The Pasteur Institute has developed scenarios based on the lockdown proposals submitted by the government. According to Le Monde, scientists estimate that the virus’ reproduction rate (the R0 value) could fall to 0.9—compared to 0.7 during the first containment—but they also envisage a “pessimistic scenario,” with an R0, of 1.2 where the number of cases would continue to increase exponentially.

Even the “optimistic scenario” shows that the government is not serious about containing the epidemic and has planned to let it spread at an extraordinarily high level throughout the winter. The impact on the already strained health system will be devastating.

Reflecting the disorganized nature of pandemic monitoring and the increase in cases, the French national health system has encountered difficulties reporting daily data on the evolution of cases over the last two weeks, which has led to uncertainties about the actual evolution of the epidemic since the beginning of the lockdown.

The available data indicate that the R0 reached a peak of 1.42 when the lockdown was imposed, equivalent to a doubling of new cases every 2 weeks. By Friday, it reportedly had fallen to 1.31.

The rate of contamination in social services, which includes care homes for the elderly, has increased significantly. As of mid-October, there was an average of 36 deaths per day in such institutes, and 27 in hospitals.

During the week from October 21-28, the most recent week with available data, there was a dramatic increase in the ratio of average daily deaths in institutes to hospitals, with 74 deaths in institutes and 36 in hospitals. As during the first wave, this may indicate first signs of refusals to take the elderly into emergency care, linked to the overflowing of hospital and intensive care services. This trend is likely to become more pronounced and contribute to a sharp increase in mortality among the elderly.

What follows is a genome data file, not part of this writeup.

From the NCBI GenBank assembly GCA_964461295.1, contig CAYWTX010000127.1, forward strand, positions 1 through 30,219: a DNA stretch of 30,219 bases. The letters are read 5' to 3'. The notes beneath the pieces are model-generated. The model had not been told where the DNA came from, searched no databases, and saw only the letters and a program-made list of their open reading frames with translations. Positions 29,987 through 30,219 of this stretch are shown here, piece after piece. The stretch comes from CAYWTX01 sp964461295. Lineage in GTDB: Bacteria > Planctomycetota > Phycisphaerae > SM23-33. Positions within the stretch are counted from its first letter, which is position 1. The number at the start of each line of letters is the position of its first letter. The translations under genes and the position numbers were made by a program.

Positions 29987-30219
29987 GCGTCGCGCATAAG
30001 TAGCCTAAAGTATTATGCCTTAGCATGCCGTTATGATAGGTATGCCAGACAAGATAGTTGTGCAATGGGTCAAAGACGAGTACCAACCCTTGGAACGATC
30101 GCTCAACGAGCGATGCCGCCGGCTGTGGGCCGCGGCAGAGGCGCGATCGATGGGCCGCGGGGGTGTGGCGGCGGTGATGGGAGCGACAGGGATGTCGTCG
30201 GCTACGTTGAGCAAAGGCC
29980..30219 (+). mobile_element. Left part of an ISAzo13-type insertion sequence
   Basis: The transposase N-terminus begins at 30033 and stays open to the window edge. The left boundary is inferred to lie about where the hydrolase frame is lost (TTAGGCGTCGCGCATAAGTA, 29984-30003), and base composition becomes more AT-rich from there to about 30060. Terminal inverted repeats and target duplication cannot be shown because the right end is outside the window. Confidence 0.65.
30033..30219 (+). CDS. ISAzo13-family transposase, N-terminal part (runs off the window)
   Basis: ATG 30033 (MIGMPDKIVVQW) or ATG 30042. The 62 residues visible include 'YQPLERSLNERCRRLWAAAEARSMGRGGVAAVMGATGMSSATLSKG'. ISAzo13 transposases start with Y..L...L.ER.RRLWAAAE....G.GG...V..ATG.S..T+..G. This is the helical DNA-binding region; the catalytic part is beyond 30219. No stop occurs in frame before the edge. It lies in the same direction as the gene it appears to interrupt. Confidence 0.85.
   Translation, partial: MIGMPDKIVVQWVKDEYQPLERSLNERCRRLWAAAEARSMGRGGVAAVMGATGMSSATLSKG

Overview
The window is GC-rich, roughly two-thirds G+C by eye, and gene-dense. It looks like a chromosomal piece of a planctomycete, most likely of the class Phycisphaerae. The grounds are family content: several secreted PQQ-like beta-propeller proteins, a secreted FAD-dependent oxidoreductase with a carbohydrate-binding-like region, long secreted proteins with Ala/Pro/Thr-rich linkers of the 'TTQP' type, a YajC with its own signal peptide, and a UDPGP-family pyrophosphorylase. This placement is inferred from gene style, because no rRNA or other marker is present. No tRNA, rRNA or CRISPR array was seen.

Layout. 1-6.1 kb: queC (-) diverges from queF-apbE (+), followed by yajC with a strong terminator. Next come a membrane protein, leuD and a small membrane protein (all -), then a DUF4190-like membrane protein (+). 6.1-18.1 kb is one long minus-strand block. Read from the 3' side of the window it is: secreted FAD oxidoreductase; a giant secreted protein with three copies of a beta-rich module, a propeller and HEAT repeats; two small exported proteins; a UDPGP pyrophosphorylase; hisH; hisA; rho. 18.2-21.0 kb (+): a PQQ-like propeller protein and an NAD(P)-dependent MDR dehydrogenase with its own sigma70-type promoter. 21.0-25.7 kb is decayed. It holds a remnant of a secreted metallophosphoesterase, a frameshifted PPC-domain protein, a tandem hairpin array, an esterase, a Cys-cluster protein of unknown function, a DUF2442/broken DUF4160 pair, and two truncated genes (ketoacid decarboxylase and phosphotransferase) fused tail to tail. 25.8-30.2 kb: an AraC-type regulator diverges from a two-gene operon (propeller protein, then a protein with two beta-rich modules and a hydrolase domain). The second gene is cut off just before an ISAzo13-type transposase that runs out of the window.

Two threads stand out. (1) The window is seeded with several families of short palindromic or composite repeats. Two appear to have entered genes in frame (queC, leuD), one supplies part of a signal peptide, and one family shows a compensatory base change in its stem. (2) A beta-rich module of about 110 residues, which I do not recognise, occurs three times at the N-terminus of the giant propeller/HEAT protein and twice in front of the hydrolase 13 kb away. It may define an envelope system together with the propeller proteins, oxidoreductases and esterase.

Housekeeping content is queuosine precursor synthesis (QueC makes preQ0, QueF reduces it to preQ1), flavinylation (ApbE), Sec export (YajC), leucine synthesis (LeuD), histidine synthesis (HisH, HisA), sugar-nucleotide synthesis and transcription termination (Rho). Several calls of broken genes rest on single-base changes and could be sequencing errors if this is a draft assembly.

The reopening of the university and school system contributed in a major way to the epidemic explosion from September onwards. The Ministry of Education has made constant attempts to conceal the seriousness of the outbreak.

Faced with the overcrowded conditions in the schools and the deliberate endangerment of students and teachers, spontaneous strikes and demonstrations by high school students broke out after the announcement of the partial lockdown, which included the condition that schools would remain open. They developed outside of the control of the trade unions, and the government responded with a police crackdown against protesting high school students.

Finally, in apparent fear of a widespread social explosion spreading from the school system, Health Minister Jean-Michel Blanquer suddenly announced that high schools would be able to alternate classes online and in-person, having previously refused any such measures. The details have not been specified, and nothing has been prepared or tested.

There is no provision for middle schools or primary schools, even though the health problems are the same as in high school. The government is clearly determined to prevent requests for leaves of absence from work and compensation for parents.

The limited measures taken in France and in Europe show that governments consider that hundreds of daily coronavirus deaths constitute the new normal.